Eight weeks after leaving Big Smile at Washburns Boatyard in Solomons, MD we are back on board and heading south to Florida. We are spending two nights at Fernandina Harbor Marina in Fernandina Beach FL. Tomorrow we push off for our last overnite and will arrive Fort Pierce on Tuesday.
Our experience with Washburns Boatyard could not have been better. The main item of work we contracted to have done was performing an electronics install for the other half of the system replaced (by others) last year. We opted to install a Garmin suite to complement the Furuno suite. This provides a redundancy in both gps and radar as both can operate independently. It does require the operator ie Cath and I, to learn two systems but the extra work is worth the effort and we are comforted by the added peace of mind. Several other items got attended to including soda blasting the bottom to bare fiberglass. The bottom was not too rough but did require some fairing prior to the epoxy barrier coats and bottom paint. Stabilizer work included complete removal, tear down and cylinder replacement. According to their mechanic they were in rough shape and needed this overhaul. Numerous smaller items were found and taken care of while Big Smile was on the hard. A quick sea trail on Monday with Eric Skow (owner) and mechanic Ricky showed all in good order. On Tuesday December 3rd we pushed off.
Big Smile ready for launching
The trip down from Solomons MD started off very cold with temps dipping into the 30′s a few nights. Our route included the intracoastal through Virginia and North Carolina with various stops along the way. Unlike our trip north we are avoiding the Dismal Swamp canal and instead making a left turn near Norfolk to take the Albemarle and Chesapeake canal. Our schedule had several float days in case of bad weather and it also requires three offshore, overnite passages.
The ICW winds through Camp Lejuene and a favorite anchorage is Mile Hammock Bay where Marines practice amphibious landings and other tactics. It is a large, safe anchorage and the kayaking is superb. Two nights were spent here as pea soup fog enveloped us the morning we were to leave. We actually attempted to leave but less than a 1/4 mile from the anchorage we ran aground. It was fortuitous however as the fog didn’t lift till about 2PM. We did float free after three hours of waiting for the tide to rise and inched our way back to the anchorage.
Stuck in the mud on the ICW
Kayaking Mile Hammock Bay
Our first overnite of this trip had us leaving Carolina Beach NC and running down the Cape Fear River to the Atlantic and on to Charleston. It was 36 degrees and brilliant sunshine when we woke. Cath is in charge of the anchoring no matter what the weather and had to dress as if it were Vermont on this morning.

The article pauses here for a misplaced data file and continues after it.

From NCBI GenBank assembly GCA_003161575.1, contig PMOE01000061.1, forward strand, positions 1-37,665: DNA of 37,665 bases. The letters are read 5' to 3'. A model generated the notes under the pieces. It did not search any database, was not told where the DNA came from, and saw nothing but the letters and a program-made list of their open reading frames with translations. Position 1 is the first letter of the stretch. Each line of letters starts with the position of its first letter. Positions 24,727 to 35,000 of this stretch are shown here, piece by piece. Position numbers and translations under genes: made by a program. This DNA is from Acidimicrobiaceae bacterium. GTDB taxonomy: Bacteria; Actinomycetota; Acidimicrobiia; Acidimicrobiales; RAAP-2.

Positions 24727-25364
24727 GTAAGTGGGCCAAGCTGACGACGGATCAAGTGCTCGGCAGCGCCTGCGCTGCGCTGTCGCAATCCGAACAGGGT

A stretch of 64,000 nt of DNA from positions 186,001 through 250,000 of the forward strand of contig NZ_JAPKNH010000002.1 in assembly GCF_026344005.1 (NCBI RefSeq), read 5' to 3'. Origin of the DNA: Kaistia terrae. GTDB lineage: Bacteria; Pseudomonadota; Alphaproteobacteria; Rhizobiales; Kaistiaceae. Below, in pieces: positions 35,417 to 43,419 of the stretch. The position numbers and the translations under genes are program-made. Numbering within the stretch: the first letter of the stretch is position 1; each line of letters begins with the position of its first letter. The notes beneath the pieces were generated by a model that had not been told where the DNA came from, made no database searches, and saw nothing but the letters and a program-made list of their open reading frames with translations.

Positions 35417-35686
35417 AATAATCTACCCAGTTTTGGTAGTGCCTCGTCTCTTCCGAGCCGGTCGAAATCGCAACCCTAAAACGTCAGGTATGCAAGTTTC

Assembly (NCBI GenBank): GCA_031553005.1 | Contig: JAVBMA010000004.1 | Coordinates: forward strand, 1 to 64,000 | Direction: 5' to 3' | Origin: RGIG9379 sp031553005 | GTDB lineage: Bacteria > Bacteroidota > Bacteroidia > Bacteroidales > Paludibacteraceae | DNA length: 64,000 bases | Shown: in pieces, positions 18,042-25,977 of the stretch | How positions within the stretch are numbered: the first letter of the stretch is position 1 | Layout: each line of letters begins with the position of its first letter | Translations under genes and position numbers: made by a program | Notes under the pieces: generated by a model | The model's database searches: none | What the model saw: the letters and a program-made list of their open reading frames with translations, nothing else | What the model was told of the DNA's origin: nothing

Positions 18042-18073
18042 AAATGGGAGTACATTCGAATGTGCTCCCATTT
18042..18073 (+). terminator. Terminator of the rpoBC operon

Leaving Carolina Beach, 36 degrees at sunrise.
We had a easy offshore run and pulled into Charleston Harbor at 4AM. We dropped the hook and slept till 8 before returning to our favorite Charleston marina for one night. The marina trolley took us into Charleston for dinner. The city was hopping and the restaurant was superb.
Charleston Harbor Marina
Our next offshore run brought us to where we are at the moment. Leaving Charleston Harbor at 10 AM would put us at the entrance to St Marys River, the southernmost point in the state of Georgia at about sunrise. From there its a quick trip to Fernandina Harbor Marina. The offshore trip down however was tough as the wind and sea turned to the east at about sunset creating a beam sea that rolled us all night. In addition while Cath was cooking dinner we realized that smoke was coming up from the lower cabin. We checked the engine room immediately but no smoke there. It appeared to be coming from the third stateroom vent. I immediately shut off the HVAC system which had been running to heat the boat and the smoke slowly stopped. We opened hatches and vented the boat for quite some time as the smell of burning wiring was not pleasant. What happened was water somehow hit a five gang terminal block that provided power to the HVAC unit in that state room. It shorted and started to melt the block and wiring. It was a bit unnerving to have smoke billow up from below when you are 8 miles offshore. I replaced the block yesterday and all is well.
We just got back from a bike ride to the beach. The town of Fernandina Beach is historic and very interesting. Lots of restaurants, shops, and restored homes. We made it to the Saturday farmers market and had a field day buying from the various vendors. We will return and spend more time, maybe this spring.
Fernandina Harbor Marina
1926, 103′ Trumpy “Freedom” pulling into Fernandina
We will leave tomorrow at sunrise for a 31 hour offshore run to Ft Pierce. Big Smile will stay there while we fly back for the holidays next Friday. We return via car to FL after New Years and will spend the month of January in Stuart. Time for a glass of wine before dinner.
Below is a typical night view on board.
Offshore at midnight